“I woke up with the strange feeling that a stranger had made his way into our tent. Thrusting my head out of the sleeping bag, I froze. A bright yellow blob was floating about one metre from the floor. It disappeared into Korovin’s sleeping bag. The man screamed in pain. The ball jumped out and proceeded to circle over the other bags now hiding in one, now in another. When it burned a hole in mine I felt an unbearable pain, as if I were being burned by a welding machine, and blacked out. Regaining consciousness after a while, I saw the same yellow ball which, methodically observing a pattern that was known to it alone, kept diving into the bags, evoking desperate, heart-rendering (sic) howls from the victims. This indescribable horror repeated itself several times. When I came back to my senses for the fifth or sixth time, the ball was gone. I could not move my arms or legs and my body was burning as if it had turned into a ball of fire itself. In the hospital, where we were flown by helicopter, seven wounds were discovered on my body. They were worse than burns. Pieces of muscle were found to be torn out to the bone. The same happened to Shigin, Kaprov and Bashkirov. Oleg Korovin had been killed by the ball — possibly because his bag had been on a rubber mattress, insulating it from the ground. The ball lightning did not touch a single metal object, injuring only people.”
This story, if true (keeping in mind that it was reported in a respected British scientific journal) bears undeniable similarities to the Dyatlov Pass incident. The primary similarities include 1) the presence of “mysterious lights” (which were not reported by the Dyatlov hikers, but which were allegedly observed in the same area around the time of the incident), 2) the presence of something inside the tent with the campers, 3) the presence of burns on the camper’s bodies, 4) damage to muscles and tissue of the survivors after their interactions with the phenomenon, 5) the death of one of the campers after his interaction with the light or object.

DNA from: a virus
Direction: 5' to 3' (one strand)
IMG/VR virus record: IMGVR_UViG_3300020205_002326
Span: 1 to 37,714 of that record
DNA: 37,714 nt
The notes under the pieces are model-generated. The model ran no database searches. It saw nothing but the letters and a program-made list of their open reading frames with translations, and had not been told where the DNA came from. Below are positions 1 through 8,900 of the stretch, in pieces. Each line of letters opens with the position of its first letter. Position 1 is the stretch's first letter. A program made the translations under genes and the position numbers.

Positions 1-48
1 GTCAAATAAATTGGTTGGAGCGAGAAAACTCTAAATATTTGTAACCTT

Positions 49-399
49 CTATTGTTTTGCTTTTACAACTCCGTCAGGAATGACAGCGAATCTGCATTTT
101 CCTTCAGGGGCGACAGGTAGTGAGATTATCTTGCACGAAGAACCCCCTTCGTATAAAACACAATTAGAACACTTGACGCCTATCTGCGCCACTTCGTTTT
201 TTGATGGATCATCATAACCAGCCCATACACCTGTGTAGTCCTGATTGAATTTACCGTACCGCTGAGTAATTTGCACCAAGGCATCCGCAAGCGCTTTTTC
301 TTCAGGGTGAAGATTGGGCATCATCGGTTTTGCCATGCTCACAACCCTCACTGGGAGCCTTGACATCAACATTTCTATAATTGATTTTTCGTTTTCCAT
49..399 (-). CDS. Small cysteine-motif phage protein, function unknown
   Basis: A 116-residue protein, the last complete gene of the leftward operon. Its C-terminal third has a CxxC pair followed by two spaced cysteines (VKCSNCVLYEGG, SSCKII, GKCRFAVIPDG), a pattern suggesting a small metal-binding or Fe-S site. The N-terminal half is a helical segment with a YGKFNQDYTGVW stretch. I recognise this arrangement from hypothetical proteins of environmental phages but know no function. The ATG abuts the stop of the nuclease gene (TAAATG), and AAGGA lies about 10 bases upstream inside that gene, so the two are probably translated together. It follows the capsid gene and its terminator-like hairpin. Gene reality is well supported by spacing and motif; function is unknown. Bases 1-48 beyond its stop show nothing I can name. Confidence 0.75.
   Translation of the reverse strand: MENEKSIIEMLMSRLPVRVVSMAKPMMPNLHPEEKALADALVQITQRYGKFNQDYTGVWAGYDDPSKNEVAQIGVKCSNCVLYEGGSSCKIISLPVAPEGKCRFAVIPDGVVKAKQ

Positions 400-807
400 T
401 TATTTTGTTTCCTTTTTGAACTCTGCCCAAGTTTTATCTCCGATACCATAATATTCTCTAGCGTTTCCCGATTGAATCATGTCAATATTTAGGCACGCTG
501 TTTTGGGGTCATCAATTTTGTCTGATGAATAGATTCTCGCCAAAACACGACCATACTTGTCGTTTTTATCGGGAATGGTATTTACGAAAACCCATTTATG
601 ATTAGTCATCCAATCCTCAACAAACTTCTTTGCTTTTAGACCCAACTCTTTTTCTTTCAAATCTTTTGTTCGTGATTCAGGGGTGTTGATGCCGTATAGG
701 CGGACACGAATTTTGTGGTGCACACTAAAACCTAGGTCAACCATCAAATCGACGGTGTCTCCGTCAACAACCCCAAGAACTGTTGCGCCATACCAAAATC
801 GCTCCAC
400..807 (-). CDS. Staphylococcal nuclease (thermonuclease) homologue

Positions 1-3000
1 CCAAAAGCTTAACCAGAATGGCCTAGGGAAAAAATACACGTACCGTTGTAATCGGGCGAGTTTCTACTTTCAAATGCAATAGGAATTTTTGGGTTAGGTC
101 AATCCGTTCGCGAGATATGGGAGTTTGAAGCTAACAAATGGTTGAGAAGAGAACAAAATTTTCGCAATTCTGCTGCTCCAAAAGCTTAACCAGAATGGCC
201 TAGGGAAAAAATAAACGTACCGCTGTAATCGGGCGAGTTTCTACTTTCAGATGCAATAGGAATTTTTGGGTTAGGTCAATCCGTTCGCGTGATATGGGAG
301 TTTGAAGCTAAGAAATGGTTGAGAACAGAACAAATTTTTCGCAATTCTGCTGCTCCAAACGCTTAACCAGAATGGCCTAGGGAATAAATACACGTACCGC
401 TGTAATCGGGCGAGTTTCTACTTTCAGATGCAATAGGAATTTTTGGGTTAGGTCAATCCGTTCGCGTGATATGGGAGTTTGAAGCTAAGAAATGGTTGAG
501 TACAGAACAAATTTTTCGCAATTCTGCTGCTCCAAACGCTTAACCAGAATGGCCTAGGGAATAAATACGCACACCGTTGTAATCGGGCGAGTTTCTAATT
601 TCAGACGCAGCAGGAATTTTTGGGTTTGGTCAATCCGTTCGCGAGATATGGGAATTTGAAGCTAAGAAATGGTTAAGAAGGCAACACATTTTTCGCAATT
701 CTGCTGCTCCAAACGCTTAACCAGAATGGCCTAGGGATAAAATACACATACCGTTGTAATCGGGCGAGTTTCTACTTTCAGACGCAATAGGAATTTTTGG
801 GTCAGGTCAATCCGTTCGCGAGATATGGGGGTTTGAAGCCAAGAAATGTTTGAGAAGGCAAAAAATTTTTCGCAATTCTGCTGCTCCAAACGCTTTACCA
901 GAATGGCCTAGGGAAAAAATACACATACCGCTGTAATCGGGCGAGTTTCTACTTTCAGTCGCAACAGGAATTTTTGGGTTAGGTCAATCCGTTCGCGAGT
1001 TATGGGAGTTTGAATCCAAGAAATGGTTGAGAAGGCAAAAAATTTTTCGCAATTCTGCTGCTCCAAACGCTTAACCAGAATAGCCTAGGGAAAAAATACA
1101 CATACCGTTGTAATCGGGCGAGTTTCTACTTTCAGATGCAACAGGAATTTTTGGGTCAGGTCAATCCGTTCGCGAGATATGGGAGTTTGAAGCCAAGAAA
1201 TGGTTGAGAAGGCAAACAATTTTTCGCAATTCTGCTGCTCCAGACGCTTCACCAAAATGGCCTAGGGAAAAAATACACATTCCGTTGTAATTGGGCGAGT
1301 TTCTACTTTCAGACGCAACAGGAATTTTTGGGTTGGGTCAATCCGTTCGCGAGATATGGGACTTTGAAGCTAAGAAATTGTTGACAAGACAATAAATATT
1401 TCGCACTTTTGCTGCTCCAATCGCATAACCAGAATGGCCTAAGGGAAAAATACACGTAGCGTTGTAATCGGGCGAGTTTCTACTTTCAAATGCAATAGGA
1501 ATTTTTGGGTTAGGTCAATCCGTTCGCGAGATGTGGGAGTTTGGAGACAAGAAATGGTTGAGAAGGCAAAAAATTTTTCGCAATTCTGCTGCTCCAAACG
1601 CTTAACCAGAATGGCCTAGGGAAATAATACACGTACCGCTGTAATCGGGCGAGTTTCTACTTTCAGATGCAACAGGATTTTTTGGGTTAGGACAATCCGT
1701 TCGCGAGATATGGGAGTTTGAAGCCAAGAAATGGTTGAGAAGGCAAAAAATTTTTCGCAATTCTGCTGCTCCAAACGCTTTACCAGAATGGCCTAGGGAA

Note that at no time was the light observed by Kavunenko and his company referred to as anything more extraordinary than “ball lightning.”
I would argue that the “ball lightning” theory as an explanation for what the hikers encountered at Dyatlov pass in 1959 would be more no more likely than any other speculative theory, if it were not for the details provided about the separate incident above. There is little (if anything) else about this case that can be found, whether online, or in related literature, apart from its inclusion by the late William R. Corliss in his Science Frontiers publications, where he noted that “Ball lightning has often been called inquisitive, but this is one of the few reports where it deliberately (?) seemed to attack people. Some Russian English-language publications verge on the sensational, and one must always have some salt on hand.”
Salt-in-hand, therefore, the report is certainly interesting. If true, it may very well shed some light—perhaps of a natural luminous variety, and yet which remains little-understood—on this long-standing and enigmatic Cold War-era case.